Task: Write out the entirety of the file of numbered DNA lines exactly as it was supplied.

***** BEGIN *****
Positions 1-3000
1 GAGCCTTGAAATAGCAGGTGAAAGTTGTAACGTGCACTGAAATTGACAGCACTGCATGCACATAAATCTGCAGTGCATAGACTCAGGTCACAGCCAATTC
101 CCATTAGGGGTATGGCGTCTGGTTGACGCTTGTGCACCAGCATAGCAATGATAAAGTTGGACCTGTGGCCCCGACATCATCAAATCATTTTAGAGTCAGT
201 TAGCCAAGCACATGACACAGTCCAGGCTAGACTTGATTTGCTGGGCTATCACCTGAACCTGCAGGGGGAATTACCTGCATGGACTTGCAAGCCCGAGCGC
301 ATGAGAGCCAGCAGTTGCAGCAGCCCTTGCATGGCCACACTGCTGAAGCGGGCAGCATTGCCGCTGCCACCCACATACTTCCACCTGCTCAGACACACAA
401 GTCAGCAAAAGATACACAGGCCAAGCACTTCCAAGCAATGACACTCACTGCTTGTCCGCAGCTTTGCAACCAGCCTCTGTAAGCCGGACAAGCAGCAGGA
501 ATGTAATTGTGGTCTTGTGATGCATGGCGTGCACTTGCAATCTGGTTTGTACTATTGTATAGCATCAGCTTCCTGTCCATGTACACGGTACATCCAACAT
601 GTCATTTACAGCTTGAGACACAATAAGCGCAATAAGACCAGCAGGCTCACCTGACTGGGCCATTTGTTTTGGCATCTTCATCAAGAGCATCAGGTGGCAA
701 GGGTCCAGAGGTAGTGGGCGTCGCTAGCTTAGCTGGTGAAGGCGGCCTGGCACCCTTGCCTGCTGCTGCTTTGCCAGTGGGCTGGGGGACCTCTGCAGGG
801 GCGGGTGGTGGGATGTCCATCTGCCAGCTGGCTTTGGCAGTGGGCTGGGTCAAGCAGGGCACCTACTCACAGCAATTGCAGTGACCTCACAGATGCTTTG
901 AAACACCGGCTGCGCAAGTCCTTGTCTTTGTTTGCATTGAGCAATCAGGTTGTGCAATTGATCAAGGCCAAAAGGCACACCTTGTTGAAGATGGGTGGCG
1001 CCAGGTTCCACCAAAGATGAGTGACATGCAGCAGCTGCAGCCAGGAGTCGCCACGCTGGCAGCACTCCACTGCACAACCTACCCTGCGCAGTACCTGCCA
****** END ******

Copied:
Positions 1-3000
1 GAGCCTTGAAATAGCAGGTGAAAGTTGTAACGTGCACTGAAATTGACAGCACTGCATGCACATAAATCTGCAGTGCATAGACTCAGGTCACAGCCAATTC
101 CCATTAGGGGTATGGCGTCTGGTTGACGCTTGTGCACCAGCATAGCAATGATAAAGTTGGACCTGTGGCCCCGACATCATCAAATCATTTTAGAGTCAGT
201 TAGCCAAGCACATGACACAGTCCAGGCTAGACTTGATTTGCTGGGCTATCACCTGAACCTGCAGGGGGAATTACCTGCATGGACTTGCAAGCCCGAGCGC
301 ATGAGAGCCAGCAGTTGCAGCAGCCCTTGCATGGCCACACTGCTGAAGCGGGCAGCATTGCCGCTGCCACCCACATACTTCCACCTGCTCAGACACACAA
401 GTCAGCAAAAGATACACAGGCCAAGCACTTCCAAGCAATGACACTCACTGCTTGTCCGCAGCTTTGCAACCAGCCTCTGTAAGCCGGACAAGCAGCAGGA
501 ATGTAATTGTGGTCTTGTGATGCATGGCGTGCACTTGCAATCTGGTTTGTACTATTGTATAGCATCAGCTTCCTGTCCATGTACACGGTACATCCAACAT
601 GTCATTTACAGCTTGAGACACAATAAGCGCAATAAGACCAGCAGGCTCACCTGACTGGGCCATTTGTTTTGGCATCTTCATCAAGAGCATCAGGTGGCAA
701 GGGTCCAGAGGTAGTGGGCGTCGCTAGCTTAGCTGGTGAAGGCGGCCTGGCACCCTTGCCTGCTGCTGCTTTGCCAGTGGGCTGGGGGACCTCTGCAGGG
801 GCGGGTGGTGGGATGTCCATCTGCCAGCTGGCTTTGGCAGTGGGCTGGGTCAAGCAGGGCACCTACTCACAGCAATTGCAGTGACCTCACAGATGCTTTG
901 AAACACCGGCTGCGCAAGTCCTTGTCTTTGTTTGCATTGAGCAATCAGGTTGTGCAATTGATCAAGGCCAAAAGGCACACCTTGTTGAAGATGGGTGGCG
1001 CCAGGTTCCACCAAAGATGAGTGACATGCAGCAGCTGCAGCCAGGAGTCGCCACGCTGGCAGCACTCCACTGCACAACCTACCCTGCGCAGTACCTGCCA